This is worrisome because the export numbers for the first three months of January now rely heavily on an asset bubble not bursting in China and on government stimulus continuing to support business and consumerism there. Since China's asset bubble was debatably caused by the government's stimulus, something has got to give, meaning I do not like the prospects for Japan continuing to keep exports alive based on Asia demand while the euro weakens and the dollar remains weak.

Further darkening the mid- to long-term prospects of EWJ is something Jim Cramer pointed out this morning in his blog about how the media loves the debt contagion theory and is looking for its next victim after the European PIGS.

Japan has enormous debt and S&P issued a forewarning outlook last month for their rating on Japan's government debt. If the media grabs a hold of the country's debt problems when it gets bored in Europe, it will devastate EWJ the way it did for euro-zone country ETFs last week.

EWJ though is one of the top 10 most popularly traded ETFs for the past three months, indicating to me that there is a lot of short-term interest in the fund. For these traders, EWJ may be cheered from a report next week that is expected show that overall economic growth for the country expanded in the last three months of 2009, especially if TM can refrain itself from diving downwards.

Also, if the growth report strengthens the yen against the dollar, this will help EWJ in the short term since the securities of the fund are priced in yen and then converted to dollars. However, the mid-term and long-term outlooks for EWJ depend on whether the euro recovers from its slide and whether or not the government debt situation in Japan becomes the next financial media darling.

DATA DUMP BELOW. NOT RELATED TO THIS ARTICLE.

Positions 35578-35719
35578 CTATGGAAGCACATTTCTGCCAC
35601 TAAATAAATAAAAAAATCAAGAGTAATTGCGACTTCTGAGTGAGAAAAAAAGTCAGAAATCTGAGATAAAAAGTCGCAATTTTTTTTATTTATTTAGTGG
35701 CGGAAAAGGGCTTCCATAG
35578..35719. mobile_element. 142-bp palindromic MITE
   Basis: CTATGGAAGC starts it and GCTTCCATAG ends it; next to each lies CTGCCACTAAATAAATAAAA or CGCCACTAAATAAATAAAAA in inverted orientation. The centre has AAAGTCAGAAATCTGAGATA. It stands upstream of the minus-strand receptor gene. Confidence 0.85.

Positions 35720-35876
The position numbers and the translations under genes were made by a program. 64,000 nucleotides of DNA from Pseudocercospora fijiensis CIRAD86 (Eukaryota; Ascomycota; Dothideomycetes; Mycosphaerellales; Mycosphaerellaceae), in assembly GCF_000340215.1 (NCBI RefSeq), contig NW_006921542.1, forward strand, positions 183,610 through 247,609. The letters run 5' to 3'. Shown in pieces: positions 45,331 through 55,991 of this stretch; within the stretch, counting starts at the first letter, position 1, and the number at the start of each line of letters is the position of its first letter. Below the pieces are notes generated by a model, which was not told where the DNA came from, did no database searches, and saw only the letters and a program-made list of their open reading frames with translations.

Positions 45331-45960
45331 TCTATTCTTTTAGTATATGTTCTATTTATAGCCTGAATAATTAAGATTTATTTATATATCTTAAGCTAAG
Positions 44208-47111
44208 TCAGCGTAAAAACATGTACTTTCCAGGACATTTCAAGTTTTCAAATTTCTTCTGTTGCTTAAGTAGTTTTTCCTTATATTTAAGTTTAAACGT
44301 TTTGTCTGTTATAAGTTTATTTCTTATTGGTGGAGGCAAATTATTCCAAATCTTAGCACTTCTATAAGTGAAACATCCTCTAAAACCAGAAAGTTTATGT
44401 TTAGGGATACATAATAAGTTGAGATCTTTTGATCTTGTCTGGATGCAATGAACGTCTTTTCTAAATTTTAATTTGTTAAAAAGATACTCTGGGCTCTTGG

-- Written by Don Dion in Williamstown, Mass.

At the time of publication, Dion does not have any holdings in the equities mentioned.

Don Dion is president and founder of

Dion Money Management

, a fee-based investment advisory firm to affluent individuals, families and nonprofit organizations, where he is responsible for setting investment policy, creating custom portfolios and overseeing the performance of client accounts. Founded in 1996 and based in Williamstown, Mass., Dion Money Management manages assets for clients in 49 states and 11 countries. Dion is a licensed attorney in Massachusetts and Maine and has more than 25 years' experience working in the financial markets, having founded and run two publicly traded companies before establishing Dion Money Management.

Dion also is publisher of the Fidelity Independent Adviser family of newsletters, which provides to a broad range of investors his commentary on the financial markets, with a specific emphasis on mutual funds and exchange-traded funds. With more than 100,000 subscribers in the U.S. and 29 other countries, Fidelity Independent Adviser publishes six monthly newsletters and three weekly newsletters. Its flagship publication, Fidelity Independent Adviser, has been published monthly for 11 years and reaches 40,000 subscribers.